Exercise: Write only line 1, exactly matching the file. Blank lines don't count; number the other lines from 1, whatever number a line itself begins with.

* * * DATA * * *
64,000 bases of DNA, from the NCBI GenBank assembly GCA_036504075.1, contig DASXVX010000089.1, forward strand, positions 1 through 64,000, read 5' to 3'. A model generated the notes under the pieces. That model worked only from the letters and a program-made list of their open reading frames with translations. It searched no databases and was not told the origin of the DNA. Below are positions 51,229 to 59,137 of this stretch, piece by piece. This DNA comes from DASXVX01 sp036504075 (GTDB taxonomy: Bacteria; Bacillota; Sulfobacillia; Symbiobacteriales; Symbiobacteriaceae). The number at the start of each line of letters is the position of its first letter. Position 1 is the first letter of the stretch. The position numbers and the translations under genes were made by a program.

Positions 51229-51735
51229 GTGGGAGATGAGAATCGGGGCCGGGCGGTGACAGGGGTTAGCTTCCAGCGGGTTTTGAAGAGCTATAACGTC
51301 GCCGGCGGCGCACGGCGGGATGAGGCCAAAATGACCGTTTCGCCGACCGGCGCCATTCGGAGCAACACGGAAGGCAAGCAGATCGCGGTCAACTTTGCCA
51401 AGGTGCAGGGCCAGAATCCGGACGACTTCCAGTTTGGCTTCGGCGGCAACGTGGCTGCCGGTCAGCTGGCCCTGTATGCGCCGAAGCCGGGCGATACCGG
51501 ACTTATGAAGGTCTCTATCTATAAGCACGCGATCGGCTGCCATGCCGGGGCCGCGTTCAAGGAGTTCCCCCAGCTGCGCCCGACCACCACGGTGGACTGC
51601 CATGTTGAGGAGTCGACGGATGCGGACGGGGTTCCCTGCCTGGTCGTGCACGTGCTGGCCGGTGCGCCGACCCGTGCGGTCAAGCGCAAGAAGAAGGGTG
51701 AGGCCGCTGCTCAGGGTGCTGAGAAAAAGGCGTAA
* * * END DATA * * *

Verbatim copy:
64,000 bases of DNA, from the NCBI GenBank assembly GCA_036504075.1, contig DASXVX010000089.1, forward strand, positions 1 through 64,000, read 5' to 3'. A model generated the notes under the pieces. That model worked only from the letters and a program-made list of their open reading frames with translations. It searched no databases and was not told the origin of the DNA. Below are positions 51,229 to 59,137 of this stretch, piece by piece. This DNA comes from DASXVX01 sp036504075 (GTDB taxonomy: Bacteria; Bacillota; Sulfobacillia; Symbiobacteriales; Symbiobacteriaceae). The number at the start of each line of letters is the position of its first letter. Position 1 is the first letter of the stretch. The position numbers and the translations under genes were made by a program.